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13 November 2014

Housing market steams ahead despite rate increases
BetterBond - South Africa
This year’s interest rate increases have done very little to slow housing demand, and have had no negative effect at all on home prices, according to the latest statistics from BetterBond Home Loans, SA’s leading mortgage origination group.

These show, says CEO Shaun Rademeyer, that the average home purchase price increased 6,33% in the 12 months to end-October to R915 678, while the average purchase price for first-time buyers rose 4,76% to R645 007.

“And lending by the banks has kept pace with this growth. For a start, the percentage of purchase price required as a deposit has declined over the past 12 months by 3,53% on average – and by 2,41% in the case of first-time buyers – which makes it easier for buyers to save up the cash they need to complete home purchases.
Steaming ahead

Keep your home safe this summer
Chas Everitt - South Africa
Although some types of crime have decreased, the latest SAPS statistics show that the number of home robberies/ burglaries has risen by some 70% over the past nine years. What is more, summer is the worst time of year for such crimes, with research by Yale showing that indoor burglaries increase by at least 10% in this season, and outdoor burglaries by 41%.

So you may want to take some extra precautions over the next few months to keep your family and possessions safe, says Berry Everitt, MD of the Chas Everitt International property group,

And writing in the latest Property Signposts newsletter, he suggests that you should start by taking advantage of some relatively inexpensive technologies that can be linked and added to as your budget allows. These include:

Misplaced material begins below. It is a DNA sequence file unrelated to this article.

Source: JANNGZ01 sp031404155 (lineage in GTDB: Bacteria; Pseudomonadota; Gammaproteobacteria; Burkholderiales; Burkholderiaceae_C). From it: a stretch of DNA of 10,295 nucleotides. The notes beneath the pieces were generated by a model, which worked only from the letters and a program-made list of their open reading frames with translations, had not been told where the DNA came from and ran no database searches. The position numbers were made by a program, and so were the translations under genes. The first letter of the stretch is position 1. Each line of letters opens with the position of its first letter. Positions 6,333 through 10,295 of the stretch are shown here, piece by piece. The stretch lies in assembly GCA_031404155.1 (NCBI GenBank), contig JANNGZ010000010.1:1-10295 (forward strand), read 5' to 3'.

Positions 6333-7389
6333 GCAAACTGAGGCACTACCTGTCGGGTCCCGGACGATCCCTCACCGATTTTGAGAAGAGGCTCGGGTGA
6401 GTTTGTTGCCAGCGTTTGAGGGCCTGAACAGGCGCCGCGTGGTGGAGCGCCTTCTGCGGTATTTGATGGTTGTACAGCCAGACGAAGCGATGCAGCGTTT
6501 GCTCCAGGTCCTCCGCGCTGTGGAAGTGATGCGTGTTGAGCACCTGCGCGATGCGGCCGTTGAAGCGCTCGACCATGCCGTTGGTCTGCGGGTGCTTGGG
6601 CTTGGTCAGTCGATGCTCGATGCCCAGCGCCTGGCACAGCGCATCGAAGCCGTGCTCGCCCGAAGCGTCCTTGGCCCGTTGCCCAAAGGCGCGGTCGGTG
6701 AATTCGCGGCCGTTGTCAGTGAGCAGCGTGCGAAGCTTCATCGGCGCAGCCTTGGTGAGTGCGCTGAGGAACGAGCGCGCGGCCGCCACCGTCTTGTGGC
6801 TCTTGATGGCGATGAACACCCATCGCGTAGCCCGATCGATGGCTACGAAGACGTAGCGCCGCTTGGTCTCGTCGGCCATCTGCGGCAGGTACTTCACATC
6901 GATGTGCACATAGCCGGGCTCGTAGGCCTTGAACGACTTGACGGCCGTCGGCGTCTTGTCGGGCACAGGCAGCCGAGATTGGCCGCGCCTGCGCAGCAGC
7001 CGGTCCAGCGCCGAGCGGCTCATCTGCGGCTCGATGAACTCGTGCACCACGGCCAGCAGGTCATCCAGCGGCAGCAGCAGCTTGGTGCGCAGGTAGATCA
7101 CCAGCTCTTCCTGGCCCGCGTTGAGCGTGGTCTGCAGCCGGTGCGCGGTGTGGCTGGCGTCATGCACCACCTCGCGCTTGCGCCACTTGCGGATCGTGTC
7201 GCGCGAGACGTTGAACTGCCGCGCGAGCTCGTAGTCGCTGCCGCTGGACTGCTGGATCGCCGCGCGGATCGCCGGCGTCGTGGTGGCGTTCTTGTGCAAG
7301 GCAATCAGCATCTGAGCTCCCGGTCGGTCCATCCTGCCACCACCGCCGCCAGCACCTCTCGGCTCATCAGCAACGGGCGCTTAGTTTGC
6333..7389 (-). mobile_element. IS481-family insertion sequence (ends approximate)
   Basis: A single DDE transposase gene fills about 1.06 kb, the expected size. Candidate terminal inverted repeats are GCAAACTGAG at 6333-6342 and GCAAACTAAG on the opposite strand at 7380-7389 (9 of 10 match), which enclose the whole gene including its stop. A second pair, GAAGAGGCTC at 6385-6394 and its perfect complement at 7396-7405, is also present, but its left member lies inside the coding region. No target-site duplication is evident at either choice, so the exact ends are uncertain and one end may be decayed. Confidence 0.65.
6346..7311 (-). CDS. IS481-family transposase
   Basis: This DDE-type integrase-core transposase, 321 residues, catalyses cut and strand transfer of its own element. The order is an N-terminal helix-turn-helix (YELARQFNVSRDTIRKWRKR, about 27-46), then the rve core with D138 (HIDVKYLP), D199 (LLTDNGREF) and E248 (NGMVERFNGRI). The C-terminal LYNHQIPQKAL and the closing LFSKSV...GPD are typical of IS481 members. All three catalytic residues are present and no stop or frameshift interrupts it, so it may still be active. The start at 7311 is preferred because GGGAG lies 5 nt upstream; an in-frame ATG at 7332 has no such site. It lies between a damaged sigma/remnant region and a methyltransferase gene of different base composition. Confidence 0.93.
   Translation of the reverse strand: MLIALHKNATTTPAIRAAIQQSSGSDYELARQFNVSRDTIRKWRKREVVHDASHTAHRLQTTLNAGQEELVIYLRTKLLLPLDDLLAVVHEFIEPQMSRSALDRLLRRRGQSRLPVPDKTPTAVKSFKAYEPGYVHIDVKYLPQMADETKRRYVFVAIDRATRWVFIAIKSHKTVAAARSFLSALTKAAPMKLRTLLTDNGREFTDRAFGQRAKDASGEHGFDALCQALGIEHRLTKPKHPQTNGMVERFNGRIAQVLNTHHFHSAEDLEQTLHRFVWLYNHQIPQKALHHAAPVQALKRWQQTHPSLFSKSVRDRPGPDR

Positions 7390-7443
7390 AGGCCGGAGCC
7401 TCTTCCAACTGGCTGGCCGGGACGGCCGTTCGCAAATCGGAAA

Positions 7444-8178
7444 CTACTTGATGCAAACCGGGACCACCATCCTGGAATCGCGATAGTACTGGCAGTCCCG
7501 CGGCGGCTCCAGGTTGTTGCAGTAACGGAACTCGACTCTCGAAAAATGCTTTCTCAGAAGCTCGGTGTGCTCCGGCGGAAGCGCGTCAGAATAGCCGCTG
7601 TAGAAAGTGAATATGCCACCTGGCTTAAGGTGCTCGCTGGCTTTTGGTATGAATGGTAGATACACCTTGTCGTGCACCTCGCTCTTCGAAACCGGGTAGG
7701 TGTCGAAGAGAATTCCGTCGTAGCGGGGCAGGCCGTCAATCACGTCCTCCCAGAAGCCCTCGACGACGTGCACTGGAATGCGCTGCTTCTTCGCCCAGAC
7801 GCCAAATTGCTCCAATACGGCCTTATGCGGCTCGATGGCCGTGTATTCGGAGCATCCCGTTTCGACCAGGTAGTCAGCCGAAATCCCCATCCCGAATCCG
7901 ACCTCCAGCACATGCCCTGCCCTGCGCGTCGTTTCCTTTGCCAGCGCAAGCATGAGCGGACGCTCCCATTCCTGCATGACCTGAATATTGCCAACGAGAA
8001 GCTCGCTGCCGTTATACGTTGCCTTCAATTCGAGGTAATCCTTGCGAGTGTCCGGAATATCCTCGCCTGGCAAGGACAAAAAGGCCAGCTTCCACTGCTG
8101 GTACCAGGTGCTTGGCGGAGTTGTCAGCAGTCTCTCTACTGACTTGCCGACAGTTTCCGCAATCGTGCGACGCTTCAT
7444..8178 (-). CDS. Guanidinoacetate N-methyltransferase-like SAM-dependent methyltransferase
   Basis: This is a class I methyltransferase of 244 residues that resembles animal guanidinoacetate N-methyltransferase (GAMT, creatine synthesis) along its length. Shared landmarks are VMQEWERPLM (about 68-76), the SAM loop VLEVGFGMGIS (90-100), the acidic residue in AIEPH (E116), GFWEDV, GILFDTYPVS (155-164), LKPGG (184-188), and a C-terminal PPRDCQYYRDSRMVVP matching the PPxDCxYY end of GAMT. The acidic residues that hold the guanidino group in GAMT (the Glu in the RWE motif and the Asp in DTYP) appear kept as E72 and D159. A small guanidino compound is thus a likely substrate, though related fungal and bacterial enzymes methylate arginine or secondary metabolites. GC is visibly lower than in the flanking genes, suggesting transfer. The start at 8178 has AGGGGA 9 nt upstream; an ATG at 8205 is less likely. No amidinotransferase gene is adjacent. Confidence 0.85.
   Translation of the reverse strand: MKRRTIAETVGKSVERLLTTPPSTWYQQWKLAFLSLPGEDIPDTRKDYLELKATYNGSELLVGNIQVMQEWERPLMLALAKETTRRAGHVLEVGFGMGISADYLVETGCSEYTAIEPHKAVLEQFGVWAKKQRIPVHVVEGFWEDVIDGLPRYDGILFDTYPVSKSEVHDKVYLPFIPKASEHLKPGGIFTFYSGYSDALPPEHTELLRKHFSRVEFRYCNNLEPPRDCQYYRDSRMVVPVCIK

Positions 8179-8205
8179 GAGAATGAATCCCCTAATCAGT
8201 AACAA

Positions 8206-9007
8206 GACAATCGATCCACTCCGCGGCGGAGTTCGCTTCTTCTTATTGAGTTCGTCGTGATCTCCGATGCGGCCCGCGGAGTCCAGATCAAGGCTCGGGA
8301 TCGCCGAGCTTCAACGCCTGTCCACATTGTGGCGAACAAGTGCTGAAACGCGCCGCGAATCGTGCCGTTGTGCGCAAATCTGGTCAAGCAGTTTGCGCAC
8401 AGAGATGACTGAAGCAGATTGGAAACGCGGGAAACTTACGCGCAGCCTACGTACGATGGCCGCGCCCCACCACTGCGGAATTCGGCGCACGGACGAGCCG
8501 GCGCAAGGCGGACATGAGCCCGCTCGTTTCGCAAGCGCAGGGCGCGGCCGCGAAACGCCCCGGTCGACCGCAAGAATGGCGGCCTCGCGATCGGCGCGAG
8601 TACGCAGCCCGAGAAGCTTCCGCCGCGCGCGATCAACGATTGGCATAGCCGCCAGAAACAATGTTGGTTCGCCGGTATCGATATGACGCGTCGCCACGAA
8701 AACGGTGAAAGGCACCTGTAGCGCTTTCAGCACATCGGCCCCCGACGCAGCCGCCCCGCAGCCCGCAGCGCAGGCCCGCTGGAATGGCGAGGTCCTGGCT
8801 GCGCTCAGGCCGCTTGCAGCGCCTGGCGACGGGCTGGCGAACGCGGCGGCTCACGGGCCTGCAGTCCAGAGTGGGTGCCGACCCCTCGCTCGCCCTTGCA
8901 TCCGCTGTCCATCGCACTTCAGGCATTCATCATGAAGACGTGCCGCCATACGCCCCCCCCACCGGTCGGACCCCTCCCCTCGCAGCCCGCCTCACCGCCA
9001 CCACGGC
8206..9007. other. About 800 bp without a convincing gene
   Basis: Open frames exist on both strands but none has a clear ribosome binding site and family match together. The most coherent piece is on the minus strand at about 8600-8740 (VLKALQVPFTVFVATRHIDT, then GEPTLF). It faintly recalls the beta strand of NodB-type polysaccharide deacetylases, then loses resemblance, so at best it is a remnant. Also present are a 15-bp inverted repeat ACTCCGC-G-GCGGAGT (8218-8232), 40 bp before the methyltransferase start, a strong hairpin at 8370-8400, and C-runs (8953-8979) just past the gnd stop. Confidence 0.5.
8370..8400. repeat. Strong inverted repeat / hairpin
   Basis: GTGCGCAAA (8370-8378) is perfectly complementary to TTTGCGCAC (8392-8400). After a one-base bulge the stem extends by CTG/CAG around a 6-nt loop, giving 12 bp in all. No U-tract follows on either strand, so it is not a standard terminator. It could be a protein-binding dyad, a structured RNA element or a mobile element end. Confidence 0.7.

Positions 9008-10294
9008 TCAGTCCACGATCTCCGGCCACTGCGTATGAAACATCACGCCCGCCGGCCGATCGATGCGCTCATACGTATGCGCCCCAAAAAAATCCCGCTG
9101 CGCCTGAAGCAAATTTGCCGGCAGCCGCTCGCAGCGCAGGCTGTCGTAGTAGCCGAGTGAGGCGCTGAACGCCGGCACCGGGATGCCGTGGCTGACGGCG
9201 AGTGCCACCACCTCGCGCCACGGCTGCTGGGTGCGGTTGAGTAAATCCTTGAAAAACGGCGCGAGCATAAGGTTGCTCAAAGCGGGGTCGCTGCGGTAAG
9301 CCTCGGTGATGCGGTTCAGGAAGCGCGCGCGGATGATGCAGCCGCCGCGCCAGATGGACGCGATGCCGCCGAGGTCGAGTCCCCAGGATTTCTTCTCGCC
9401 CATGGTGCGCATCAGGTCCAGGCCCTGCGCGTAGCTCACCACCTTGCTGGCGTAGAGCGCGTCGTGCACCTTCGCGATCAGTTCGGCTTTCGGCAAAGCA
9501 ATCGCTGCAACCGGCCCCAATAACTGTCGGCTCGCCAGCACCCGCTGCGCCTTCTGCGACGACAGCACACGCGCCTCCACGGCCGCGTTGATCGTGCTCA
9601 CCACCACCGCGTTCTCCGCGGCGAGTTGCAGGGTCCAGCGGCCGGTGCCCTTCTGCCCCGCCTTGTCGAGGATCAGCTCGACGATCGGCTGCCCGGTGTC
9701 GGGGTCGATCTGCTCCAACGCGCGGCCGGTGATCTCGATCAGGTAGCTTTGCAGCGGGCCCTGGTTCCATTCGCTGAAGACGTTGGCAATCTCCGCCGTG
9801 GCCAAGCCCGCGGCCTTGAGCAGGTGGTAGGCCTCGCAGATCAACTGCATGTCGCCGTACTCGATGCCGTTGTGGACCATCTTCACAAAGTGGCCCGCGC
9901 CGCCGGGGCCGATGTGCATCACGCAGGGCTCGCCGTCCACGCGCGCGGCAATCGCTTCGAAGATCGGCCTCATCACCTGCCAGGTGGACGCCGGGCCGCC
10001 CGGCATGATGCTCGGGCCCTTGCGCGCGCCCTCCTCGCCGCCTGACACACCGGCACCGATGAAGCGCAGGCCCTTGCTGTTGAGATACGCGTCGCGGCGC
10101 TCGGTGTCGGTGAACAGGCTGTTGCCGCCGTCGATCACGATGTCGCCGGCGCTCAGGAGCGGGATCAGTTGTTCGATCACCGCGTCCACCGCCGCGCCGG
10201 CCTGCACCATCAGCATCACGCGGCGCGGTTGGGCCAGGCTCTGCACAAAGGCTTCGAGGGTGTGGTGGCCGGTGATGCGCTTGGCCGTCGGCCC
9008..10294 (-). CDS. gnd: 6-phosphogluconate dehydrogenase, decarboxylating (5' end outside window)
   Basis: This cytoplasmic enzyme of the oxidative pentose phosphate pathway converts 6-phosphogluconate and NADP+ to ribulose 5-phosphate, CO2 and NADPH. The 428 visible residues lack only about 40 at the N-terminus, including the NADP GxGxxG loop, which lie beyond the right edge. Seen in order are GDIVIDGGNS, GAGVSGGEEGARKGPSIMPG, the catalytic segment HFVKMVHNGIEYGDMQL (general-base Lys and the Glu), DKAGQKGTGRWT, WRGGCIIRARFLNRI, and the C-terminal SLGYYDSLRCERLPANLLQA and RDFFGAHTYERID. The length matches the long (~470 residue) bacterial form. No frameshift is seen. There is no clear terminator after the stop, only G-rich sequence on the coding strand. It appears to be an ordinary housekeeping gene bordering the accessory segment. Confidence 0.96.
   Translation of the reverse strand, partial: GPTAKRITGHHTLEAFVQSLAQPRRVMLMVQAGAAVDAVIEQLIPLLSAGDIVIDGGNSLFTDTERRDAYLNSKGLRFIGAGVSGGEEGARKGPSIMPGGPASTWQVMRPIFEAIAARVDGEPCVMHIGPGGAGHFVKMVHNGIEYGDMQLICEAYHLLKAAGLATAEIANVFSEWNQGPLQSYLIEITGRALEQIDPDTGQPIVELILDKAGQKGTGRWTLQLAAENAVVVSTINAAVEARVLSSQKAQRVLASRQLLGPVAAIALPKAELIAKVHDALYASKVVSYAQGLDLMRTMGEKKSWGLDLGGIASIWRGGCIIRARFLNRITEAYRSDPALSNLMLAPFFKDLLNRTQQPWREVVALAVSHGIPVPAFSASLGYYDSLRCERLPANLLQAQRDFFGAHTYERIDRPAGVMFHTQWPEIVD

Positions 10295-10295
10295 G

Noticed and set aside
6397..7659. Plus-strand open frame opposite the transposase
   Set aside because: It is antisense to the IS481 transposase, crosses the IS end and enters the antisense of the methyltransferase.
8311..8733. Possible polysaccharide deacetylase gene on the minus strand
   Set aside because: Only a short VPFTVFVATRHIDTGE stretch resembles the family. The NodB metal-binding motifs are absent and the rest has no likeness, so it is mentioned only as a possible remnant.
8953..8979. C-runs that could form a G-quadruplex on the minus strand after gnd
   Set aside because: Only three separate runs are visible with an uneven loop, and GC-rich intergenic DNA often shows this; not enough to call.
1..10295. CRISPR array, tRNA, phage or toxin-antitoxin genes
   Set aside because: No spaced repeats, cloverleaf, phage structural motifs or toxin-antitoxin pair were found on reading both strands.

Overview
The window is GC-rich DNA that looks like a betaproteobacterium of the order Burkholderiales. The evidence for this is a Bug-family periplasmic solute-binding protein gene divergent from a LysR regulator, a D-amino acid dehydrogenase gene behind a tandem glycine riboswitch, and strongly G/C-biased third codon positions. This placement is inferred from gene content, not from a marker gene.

* A good burglar alarm, as its shriek will often be enough to send would-be burglars running. It can also be linked to an armed response service and/ or your neighbourhood watch network;
Keep your home safe

Five good reasons to preserve your home equity
Chas Everitt - South Africa
With interest rates on an “upward trend”, homeowners are once more being encouraged by all and sundry to use the equity they have in their homes to pay off or reduce higher-interest rate debt such as car finance, credit card balances and personal loans.

Which would be fine, says Berry Everitt, MD of the Chas Everitt International property group, if the economy was robust and home prices were rising fast. “As it is, however, the economy is fragile and the rate of home price growth has been slowing down for several months, so a much more conservative approach is indicated.”

Writing in the latest Property Signposts newsletter, he says that tempting as it may be to “consolidate” all their debts into a home loan, consumers need to remember what happened to homeowners who did this when interest rates began rising just before the global economic crisis in 2008.